World Vegetarian day is October 1st, and so is my birthday. Coincidence? Probably not.
Is it possible we are born to be vegetarian? I’m convinced I was born this way because even as a small child, if I just started thinking about the animal who I was eating, I’d have to push my plate away. I could not enjoy meat while thinking about what the animal might have suffered.
The group think is that humans are designed to eat meat. After all, isn’t it said that we evolved more rapidly during the meat-eating paleo days? Aren’t we hunters before gatherers?
Looking at our digestive system might give us a different view. While the data points below vary according to the source, it appears that the digestive systems of herbivores and humans are more closely linked.
- Saliva – Carnivores and omnivores do not have enzymes in their saliva to digest carbohydrates, whereas herbivores and humans do.
- Acidity – The stomach acidity of carnivores and omnivores is higher than herbivores and humans.
- Intestines – The combined small and large intestines of carnivores and omnivores is 3 to 6 times the length of the body, where herbivores and humans have intestines that are 5-10 times the length of the body.
- Colon – The colons of carnivores and omnivores are short and smooth; the colons of herbivores and humans is long and sometimes sacculated (a medical term meaning a structure formed by a group of sacs).
- Kidney – Carnivores and omnivores have highly concentrated urine where herbivores and humans have moderately concentrated urine.
- Teeth – Carnivores and omnivores have many sharp teeth for ripping into flesh, while herbivores and humans have more flat teeth better suited to grind plants.
Living in harmony with our design by eating more of the foods that our bodies were born to digest is a more biological approach to good health and a robust immune system. So, even if you aren’t ready to eat vegetarian all the time, I invite you to celebrate World Vegetarian Day and my birthday on October 1st with these recipes, or by serving up your favorite veggie meal.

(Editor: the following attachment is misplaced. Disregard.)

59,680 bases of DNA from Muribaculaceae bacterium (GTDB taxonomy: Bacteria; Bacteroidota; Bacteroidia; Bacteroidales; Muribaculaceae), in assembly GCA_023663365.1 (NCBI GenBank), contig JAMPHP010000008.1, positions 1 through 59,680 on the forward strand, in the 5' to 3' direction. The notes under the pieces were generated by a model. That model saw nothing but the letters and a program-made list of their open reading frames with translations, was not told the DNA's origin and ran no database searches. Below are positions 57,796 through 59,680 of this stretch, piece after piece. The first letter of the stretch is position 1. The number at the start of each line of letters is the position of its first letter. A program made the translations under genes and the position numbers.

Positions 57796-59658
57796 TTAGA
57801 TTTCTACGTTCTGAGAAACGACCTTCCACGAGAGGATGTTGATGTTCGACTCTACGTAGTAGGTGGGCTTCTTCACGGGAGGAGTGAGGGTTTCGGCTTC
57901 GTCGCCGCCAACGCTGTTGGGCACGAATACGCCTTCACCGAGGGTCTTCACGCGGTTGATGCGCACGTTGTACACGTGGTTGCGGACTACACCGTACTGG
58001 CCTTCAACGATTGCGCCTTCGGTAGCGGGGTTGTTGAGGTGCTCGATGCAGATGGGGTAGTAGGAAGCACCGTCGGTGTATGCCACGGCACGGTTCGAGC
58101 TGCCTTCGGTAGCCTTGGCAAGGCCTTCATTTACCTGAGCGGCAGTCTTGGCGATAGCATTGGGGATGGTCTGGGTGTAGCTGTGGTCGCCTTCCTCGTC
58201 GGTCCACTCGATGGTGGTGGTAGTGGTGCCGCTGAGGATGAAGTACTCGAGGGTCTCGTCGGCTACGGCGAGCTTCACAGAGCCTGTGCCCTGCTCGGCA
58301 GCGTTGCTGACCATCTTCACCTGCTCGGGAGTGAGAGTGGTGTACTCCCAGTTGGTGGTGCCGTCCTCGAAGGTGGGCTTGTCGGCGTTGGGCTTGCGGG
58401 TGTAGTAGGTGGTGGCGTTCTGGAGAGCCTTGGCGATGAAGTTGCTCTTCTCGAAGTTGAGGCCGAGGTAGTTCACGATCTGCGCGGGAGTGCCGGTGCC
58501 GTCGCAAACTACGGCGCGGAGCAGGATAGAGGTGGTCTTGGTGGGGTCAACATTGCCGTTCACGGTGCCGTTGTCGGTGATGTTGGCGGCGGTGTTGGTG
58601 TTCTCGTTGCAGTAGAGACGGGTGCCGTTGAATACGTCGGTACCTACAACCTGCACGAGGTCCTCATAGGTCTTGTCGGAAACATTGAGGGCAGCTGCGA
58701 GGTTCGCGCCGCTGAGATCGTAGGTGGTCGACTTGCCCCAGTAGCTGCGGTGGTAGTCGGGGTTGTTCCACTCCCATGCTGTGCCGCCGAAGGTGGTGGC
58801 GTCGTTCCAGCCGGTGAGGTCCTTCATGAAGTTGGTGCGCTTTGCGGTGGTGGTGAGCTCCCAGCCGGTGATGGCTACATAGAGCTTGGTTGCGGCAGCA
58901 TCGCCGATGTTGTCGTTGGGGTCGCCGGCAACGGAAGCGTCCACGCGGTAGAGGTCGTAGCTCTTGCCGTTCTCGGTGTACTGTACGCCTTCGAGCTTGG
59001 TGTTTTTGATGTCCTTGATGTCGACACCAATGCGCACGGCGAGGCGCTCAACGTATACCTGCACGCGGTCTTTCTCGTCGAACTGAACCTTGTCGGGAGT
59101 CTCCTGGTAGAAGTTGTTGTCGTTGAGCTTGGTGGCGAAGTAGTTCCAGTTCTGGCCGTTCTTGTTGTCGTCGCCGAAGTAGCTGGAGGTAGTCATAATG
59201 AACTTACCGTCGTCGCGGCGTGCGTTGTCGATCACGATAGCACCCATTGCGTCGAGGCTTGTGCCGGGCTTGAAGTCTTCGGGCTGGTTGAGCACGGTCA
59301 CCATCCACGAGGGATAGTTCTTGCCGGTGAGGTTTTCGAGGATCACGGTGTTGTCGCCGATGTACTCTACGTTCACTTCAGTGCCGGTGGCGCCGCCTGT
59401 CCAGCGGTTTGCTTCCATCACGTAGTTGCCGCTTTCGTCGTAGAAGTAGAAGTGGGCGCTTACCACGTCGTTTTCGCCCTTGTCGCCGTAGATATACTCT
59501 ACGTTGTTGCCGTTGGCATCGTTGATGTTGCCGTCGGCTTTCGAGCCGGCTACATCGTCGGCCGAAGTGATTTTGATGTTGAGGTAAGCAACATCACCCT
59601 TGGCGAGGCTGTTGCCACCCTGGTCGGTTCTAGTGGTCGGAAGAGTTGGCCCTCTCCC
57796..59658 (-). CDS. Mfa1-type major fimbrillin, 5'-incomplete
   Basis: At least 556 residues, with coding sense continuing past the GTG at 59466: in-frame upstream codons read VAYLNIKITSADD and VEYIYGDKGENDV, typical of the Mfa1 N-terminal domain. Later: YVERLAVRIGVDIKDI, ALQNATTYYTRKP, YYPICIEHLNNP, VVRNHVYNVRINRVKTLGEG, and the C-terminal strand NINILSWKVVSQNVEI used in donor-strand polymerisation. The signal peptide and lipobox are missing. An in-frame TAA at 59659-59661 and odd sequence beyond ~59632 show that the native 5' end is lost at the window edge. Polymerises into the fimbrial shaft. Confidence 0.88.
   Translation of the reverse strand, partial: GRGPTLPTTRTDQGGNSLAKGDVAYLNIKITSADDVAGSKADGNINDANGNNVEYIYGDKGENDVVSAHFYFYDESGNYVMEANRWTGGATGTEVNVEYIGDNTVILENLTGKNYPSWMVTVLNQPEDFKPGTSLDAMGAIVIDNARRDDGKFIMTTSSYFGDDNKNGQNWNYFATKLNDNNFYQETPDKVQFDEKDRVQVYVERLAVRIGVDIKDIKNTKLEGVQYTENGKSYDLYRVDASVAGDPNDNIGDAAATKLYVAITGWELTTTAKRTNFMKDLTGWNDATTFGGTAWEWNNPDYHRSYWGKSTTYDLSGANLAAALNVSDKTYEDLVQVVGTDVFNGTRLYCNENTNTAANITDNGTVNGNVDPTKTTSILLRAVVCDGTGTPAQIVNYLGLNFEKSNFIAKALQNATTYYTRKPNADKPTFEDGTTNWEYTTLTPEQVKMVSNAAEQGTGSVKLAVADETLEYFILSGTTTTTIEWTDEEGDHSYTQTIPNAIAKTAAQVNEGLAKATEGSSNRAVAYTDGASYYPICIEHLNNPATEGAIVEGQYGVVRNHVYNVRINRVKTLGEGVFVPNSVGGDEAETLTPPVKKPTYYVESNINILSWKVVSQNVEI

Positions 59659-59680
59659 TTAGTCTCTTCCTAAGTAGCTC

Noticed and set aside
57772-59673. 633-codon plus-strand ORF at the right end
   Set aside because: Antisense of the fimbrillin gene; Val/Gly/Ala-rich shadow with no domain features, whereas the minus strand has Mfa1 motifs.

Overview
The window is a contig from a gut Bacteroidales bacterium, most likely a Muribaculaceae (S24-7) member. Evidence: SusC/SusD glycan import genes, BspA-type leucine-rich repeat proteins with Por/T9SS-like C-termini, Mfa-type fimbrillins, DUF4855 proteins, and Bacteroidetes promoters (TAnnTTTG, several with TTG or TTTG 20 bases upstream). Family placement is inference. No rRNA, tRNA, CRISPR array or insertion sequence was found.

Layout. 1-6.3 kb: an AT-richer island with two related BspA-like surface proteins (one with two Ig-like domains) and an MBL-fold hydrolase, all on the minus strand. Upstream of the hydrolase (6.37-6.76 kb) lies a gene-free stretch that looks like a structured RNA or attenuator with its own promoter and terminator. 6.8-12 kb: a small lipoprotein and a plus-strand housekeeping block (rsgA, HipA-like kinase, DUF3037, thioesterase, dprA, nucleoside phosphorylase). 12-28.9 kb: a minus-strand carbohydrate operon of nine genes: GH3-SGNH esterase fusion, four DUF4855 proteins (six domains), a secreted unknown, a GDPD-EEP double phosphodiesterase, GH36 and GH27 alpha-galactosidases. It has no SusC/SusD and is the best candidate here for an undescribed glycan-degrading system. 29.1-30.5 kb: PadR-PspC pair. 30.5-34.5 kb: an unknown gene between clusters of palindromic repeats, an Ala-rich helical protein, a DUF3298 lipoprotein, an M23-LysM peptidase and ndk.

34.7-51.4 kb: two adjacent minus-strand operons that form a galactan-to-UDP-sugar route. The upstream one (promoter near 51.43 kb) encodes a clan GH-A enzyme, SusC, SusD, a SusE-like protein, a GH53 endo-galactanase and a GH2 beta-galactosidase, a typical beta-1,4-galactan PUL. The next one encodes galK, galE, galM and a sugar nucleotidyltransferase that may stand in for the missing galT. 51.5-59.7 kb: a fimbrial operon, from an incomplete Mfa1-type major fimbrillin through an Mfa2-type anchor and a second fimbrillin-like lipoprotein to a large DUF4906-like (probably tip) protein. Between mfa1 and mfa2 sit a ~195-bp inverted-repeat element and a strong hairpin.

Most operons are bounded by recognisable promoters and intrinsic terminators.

Makes 4-6 Servings
This is my version of a popular online vegan meatloaf recipe. I’ve simplified it a bit. You can play with this recipe by adding veggies you have on hand, or by increasing the oats to give it a firmer texture. One of my clients served this “meatloaf” to a family member who refused to believe it was vegan!
1 large minced onion
1 teaspoon minced garlic
8-10 ounces minced mushrooms
1 large minced carrot
3 cups cooked green lentils
1 cup old-fashioned oats
1/2 cup nutritional yeast
2 teaspoons low-sodium tamari
1/2 teaspoon black pepper
1 teaspoon dried rosemary
1/2 teaspoon onion powder
1/2 teaspoon dry mustard
1 teaspoon ground sage
1 teaspoon paprika
Salt to taste – optional
1/4 to 1/2 cup organic barbecue sauce or ketchup
Garnish with fresh herbs if desired
Preheat the oven to 350°F.
In a sauté pan or wok, cook the onions for a few minutes on medium-high heat until they begin to soften. The moisture of the veggies should prevent sticking. Add water, one tablespoon at a time, if needed. Add the garlic, mushrooms, and carrots, and continue cooking for 5 to 8 minutes, or until the mushrooms are soft.
In a medium bowl, mix the cooked lentils, oats, nutritional yeast, tamari, paprika, black pepper, rosemary, onion powder, dry mustard, and sage. Drain the veggies if the mixture is too wet before adding them to the bowl of lentils and spices, and stir until it becomes somewhat sticky. A sticky consistency means it is ready for the loaf pan.
Coat the bottom of a loaf pan with 1/4 cup (or less) of ketchup or barbecue sauce, then add the vegetable and bean mixture. Try to level the surface before spreading another thick layer of ketchup or barbecue sauce on top.
Bake for 1 hour. Allow this dish to cool a bit. It cuts MUCH better when it has had time to cool and set.